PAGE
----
The problem which Great Britain had to face was simply this: Is it in the interest of the nation to permit Germany to conquer the whole European continent? It was Hitler’s great plan to keep England neutral at all costs, until the conquest of France, Poland, Czechoslovakia, and the Ukraine should be completed. Should Great Britain render him this service? Whoever answered this question in the negative must not talk but act. But the British politicians buried their heads in the sand.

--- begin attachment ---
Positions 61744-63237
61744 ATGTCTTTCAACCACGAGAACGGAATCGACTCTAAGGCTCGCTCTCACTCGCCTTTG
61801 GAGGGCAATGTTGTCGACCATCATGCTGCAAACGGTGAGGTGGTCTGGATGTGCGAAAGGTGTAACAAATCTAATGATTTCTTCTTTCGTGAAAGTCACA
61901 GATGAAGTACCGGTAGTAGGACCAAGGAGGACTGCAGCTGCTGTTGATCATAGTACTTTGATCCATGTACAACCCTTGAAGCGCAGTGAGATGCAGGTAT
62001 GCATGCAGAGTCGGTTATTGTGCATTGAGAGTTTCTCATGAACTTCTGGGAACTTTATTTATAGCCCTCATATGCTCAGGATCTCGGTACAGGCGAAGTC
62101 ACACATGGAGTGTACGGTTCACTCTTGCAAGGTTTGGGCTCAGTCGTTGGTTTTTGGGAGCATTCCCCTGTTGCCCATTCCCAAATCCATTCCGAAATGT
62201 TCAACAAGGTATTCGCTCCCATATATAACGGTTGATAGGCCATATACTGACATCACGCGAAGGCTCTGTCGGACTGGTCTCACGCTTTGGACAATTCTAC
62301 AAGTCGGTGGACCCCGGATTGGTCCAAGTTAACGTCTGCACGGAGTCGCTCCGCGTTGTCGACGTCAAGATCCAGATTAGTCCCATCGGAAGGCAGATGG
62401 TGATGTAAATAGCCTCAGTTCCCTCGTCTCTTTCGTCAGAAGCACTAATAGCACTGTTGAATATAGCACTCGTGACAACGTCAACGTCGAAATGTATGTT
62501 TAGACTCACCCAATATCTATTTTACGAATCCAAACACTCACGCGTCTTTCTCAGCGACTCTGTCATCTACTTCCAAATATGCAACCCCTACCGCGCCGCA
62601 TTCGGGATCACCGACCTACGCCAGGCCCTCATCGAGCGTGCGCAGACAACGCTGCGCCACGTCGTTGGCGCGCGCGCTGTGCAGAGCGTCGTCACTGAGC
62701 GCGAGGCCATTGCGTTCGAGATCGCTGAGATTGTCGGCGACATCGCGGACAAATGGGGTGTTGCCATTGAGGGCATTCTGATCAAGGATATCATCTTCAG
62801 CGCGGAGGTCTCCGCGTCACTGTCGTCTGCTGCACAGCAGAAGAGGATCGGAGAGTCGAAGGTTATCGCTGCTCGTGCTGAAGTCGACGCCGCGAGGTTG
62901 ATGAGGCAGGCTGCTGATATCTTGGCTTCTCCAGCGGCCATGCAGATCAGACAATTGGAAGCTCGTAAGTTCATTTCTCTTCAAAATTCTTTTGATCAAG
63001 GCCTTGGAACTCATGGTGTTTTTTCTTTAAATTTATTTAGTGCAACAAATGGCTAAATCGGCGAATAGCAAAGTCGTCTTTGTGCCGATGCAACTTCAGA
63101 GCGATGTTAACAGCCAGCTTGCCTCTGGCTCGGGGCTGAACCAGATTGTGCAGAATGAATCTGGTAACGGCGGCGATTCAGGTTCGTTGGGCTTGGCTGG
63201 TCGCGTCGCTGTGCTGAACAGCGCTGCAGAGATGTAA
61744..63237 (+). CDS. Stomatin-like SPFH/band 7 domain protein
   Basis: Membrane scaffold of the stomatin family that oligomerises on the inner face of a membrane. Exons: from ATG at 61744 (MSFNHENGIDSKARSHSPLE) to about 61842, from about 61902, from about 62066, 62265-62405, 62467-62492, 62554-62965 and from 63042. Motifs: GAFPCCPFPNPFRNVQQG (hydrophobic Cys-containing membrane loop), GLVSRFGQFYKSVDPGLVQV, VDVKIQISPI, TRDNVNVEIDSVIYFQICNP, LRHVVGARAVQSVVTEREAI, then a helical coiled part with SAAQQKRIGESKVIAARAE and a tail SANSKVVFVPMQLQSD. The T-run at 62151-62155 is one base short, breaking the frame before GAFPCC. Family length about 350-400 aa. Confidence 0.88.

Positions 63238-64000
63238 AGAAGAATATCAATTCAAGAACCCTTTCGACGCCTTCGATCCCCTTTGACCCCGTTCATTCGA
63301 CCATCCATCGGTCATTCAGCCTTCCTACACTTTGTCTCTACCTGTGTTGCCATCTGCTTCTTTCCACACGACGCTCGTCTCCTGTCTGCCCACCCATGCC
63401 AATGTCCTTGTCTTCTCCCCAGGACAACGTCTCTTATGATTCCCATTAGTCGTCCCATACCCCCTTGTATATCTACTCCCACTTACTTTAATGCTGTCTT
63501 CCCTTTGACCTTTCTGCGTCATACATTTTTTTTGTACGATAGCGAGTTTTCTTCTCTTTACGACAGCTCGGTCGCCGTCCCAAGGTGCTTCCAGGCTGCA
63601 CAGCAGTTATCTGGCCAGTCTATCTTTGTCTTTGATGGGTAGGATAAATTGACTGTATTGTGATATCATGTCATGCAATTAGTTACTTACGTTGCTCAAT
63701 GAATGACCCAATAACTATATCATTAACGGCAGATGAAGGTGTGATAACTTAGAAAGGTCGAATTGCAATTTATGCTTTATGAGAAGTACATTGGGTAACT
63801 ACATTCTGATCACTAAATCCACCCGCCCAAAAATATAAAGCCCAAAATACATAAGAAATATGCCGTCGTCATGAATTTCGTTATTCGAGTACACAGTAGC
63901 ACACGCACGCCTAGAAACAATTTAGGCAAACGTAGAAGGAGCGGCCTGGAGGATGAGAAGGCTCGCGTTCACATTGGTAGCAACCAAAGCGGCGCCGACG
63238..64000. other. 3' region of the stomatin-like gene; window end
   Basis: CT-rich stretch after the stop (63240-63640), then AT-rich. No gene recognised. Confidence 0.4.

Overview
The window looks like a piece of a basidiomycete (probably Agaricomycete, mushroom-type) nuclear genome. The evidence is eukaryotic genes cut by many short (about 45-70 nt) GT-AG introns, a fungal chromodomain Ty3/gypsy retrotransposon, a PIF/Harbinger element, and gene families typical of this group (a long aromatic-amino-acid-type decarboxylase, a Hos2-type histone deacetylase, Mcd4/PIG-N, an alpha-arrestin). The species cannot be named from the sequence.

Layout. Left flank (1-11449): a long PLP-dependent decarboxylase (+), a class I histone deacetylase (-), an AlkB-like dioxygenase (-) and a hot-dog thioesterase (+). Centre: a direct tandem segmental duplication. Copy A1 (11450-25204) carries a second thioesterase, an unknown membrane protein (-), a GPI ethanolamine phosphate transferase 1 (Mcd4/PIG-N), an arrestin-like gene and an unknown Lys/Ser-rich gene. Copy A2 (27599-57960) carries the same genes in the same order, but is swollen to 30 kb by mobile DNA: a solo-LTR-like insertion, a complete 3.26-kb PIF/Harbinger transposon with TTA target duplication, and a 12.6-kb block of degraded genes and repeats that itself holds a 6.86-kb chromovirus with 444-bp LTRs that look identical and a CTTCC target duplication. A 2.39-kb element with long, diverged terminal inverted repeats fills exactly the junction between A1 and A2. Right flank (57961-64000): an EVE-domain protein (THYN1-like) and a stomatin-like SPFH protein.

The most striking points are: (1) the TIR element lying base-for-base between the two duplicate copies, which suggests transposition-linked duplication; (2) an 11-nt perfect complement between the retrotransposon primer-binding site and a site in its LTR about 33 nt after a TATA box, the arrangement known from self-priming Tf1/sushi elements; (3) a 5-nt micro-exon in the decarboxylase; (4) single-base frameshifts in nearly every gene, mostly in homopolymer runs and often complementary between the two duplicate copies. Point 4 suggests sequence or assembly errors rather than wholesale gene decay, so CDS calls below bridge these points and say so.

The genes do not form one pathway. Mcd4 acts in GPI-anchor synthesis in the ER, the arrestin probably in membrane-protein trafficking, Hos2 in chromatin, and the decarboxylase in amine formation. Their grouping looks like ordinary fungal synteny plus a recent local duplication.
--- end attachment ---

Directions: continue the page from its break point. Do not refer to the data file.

Given the state of British public opinion, France should have understood that it was isolated and must meet the Nazi danger by itself. The French know little about the German mentality and German political conditions. Yet when Hitler seized power every French politician should have realized that the main point in his plans was the annihilation of France. Of course the French parties of the Left shared the prejudices, illusions, and errors of the British Left. But there was in France an influential nationalist group which had always mistrusted Germany and favored an energetic anti-German policy. If the French nationalists in 1933 and the years following had seriously advocated measures to prevent German rearmament, they would have had the support of the whole nation with the exception of the intransigent communists. Germany had already started to rearm under the Weimar Republic. Nevertheless in 1933 it was not ready for a war with France, nor for some years thereafter. It would have been forced either to yield to a French threat or to wage a war without prospect of success. At that time it was still possible to stop the Nazis with threats. And even had war resulted, France would have been strong enough to win.